By: Luis Hernández Navarro
Malinaltepec is known as one of the municipalities in La Montaña of Guerrero with the greatest social inequality. Its residents lack sufficient nutrition, good health, dignified housing and adequate public services. Now it will also be known for being one of the epicenters of the national indigenous struggle against mining.
One of its indigenous communities, that of San Miguel del Progreso (Júba Wajíin), just obtained a very important victory, as much in defense of its ancestral territory as in the battle to make evident the unconstitutionality of different articles of the mining law, and its use as the principal instrument to legalize the dispossession and looting of indigenous territories.
The history comes from a while ago. Without the consent of the communities that live in La Montaña and Costa Chica, the federal government granted 44 concessions to mining companies. Nevertheless, 17 agrarian communities of the region agreed not to give their approval to carrying out mining exploration and exploitation activities, formalizing their decision in written records of agrarian assemblies or through uses and customs.
One of the beneficiaries, the English company Hochschild Mining, baptized its mining project in the region with the truculent name of The Heart of Darkness, the same name as the famous novel by Joseph Conrad, in which he traces the portrait of Belgian colonialism in Africa. However, the entrepreneurs didn’t have time to enjoy their business. The struggle of the Júba Wajíin community forced Mexican authorities to cancel those concessions between July and September 2015. Questioning the mining law more in depth was thus avoided. This opened the door for any interested company could request concessions on the cancelled lots, placing the territory of the San Miguel del Progreso community in danger.
Júba Wajíin, countered legally and it won an order of protection so that the Secretariat of Economy would leave without effect a declaration of freedom of lands that would permit any company to request mining concessions within the community’s territory. Moreover, the authority was ordered to have prior consultation with the community in these kinds of proceedings. It’s the second protective order that San Miguel del Progreso has won in federal tribunals.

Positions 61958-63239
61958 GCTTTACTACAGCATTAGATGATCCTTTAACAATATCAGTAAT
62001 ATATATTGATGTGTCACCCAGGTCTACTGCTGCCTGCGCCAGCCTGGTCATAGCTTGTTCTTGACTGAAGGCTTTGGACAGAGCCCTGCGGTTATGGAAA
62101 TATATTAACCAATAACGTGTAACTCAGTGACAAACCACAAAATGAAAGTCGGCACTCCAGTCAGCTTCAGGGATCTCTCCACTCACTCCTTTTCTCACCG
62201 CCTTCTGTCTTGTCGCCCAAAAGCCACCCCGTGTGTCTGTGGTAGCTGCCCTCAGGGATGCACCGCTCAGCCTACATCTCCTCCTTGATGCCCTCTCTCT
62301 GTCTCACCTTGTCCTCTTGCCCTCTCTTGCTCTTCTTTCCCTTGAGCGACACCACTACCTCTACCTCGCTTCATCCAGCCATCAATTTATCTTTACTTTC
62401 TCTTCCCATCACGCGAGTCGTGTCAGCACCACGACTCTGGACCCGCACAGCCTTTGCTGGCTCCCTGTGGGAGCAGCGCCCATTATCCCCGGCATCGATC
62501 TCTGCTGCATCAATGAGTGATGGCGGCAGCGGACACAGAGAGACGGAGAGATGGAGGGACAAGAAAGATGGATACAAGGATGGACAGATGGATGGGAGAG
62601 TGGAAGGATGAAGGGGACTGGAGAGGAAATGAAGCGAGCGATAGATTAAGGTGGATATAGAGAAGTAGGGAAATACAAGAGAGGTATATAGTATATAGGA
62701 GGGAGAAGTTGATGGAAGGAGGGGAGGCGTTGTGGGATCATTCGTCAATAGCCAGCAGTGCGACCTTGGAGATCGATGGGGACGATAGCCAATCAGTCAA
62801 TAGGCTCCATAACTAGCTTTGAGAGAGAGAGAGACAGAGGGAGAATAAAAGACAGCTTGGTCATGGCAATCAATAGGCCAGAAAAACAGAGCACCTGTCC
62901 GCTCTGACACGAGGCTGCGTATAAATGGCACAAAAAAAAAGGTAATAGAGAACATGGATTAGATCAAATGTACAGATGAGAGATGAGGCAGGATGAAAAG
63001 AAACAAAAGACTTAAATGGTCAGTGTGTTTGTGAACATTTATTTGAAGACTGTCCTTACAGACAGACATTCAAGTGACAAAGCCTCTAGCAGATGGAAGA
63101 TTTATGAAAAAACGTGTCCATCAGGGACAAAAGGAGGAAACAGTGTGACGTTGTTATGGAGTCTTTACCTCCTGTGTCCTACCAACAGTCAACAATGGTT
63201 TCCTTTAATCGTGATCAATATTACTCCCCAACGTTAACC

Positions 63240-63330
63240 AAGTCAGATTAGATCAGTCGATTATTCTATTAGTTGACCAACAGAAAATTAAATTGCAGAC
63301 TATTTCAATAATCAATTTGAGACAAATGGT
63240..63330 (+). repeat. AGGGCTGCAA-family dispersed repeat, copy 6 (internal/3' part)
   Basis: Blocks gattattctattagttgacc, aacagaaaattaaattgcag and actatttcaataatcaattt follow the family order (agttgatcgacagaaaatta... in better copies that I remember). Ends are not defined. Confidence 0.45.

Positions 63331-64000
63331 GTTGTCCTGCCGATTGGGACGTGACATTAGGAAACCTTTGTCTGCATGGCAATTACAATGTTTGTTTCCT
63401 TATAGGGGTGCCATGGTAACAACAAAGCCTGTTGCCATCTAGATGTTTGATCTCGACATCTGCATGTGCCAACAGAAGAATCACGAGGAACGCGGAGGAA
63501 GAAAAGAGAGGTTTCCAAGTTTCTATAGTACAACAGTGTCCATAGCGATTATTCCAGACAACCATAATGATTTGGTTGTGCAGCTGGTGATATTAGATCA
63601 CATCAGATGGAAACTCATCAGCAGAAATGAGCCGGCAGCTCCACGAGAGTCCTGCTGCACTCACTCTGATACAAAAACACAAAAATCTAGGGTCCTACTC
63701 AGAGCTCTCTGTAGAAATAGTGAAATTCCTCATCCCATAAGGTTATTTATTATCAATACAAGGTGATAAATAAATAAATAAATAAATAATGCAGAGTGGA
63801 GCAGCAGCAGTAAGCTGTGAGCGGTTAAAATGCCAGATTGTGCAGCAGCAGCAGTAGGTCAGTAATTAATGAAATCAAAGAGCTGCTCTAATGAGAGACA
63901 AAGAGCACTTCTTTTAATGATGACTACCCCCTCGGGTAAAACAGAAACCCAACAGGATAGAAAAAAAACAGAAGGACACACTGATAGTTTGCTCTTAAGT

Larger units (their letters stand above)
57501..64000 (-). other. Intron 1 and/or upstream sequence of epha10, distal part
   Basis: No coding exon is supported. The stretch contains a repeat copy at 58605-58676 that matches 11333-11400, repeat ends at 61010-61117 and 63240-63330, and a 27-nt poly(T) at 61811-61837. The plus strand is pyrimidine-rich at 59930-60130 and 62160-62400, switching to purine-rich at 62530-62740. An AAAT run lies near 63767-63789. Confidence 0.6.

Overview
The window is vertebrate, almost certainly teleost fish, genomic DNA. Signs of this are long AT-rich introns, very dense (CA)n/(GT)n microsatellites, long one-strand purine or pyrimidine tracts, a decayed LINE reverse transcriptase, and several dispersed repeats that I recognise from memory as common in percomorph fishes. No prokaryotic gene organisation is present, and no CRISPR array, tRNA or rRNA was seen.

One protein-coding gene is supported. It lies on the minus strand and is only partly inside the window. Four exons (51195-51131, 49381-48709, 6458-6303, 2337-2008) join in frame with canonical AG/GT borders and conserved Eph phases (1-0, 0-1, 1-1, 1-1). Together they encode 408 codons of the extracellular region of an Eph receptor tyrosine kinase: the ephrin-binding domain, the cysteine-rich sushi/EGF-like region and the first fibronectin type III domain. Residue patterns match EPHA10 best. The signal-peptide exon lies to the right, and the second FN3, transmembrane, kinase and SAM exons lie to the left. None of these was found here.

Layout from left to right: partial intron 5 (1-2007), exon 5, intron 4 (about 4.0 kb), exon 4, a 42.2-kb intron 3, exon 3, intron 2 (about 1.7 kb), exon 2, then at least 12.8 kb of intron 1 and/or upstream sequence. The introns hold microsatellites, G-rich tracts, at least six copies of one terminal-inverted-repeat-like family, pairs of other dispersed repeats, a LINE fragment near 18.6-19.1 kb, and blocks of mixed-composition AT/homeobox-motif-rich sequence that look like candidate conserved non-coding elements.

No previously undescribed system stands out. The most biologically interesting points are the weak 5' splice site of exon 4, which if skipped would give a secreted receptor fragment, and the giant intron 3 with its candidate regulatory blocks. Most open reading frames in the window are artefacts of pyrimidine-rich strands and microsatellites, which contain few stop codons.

As the Tlachinollan Human Rights Center of La Montaña explains, this is an unprecedented victory, since, for the first time, the secretary was ordered judicially to leave non-existent a declaration of liberty of lands due to violating the collective rights of indigenous peoples.
The indigenous Me’phaa Júba Wajíin community has centuries of roots in that territory. There, since 2011, its 3,800 inhabitants have defended, inch-by-inch, its natural springs, sacred hills, natural resources, climate diversity, fruit trees, coffee plants and its way of earning a living.
Its struggle is exemplary, as much because of its permanence and organization as for the results that it’s harvesting. Among other reasons, because the community was able to see that the promises of development and wellbeing sold by authorities of the Agrarian Prosecutor’s Office in 2011 so that they would accept the exploitation of their territory, were no more than mere glass beads.
The arguments that the community offers for rejecting the dispossession of its territory are profound. According to Valerio Mauro Amado, its commissioner of communal wealth, “we don’t want the mining companies to enter our territory for any reason, because the water is born there, our sacred places are there and we maintain ourselves from our lands” (https://goo.gl/JKJJ3w).
Anastasio Basurto, San Miguel del Progreso’s commissioner when the resistance began in 2011, explained to the journalist Vania Pigeonutt: “The mining companies are not going to enter, they are not going to enter, we must give life! We don’t want to be like those towns that are getting sick, that changed their lands and are dying.”
The consistency of opposition to the extractive project is explained by the confluence of three actors. In the first place, by the extraordinary organizing ability and solidarity of the Me’phaa people, who have preserved and reinvented their identity with great vigor. The vitality and extent of their associative fabric is as remarkable as their ability to reach agreements through consensus.
Secondly, by the accompaniment and support of the priest Melitón Santillán, born in Iliatenco, who warned of the risks of open sky mining, because “I cannot remain silent in the face of an injustice that is going to be commit against poor people.”
And, finally, the effective and professional advice from Tlachinollan and its allies since 2010 explains it. Tlachi put at the center of community defense the use of the legal margins available in national international legal instruments, not as a rhetorical device to air in public opinion, but rather as a matter to litigate effectively in the tribunals.
The dispossession and looting of indigenous territories throughout the country, with its cause of repression, exploitation and devastation doesn’t stop. The victory of San Miguel del Progreso is one piece of good news. It shows that native peoples’ resistance was able to beat back the modern plunderers in the heart of darkness.
Originally Published in Spanish by La Jornada
Tuesday, July 11, 2017
Re-Published with English interpretation by the Chiapas Support Committee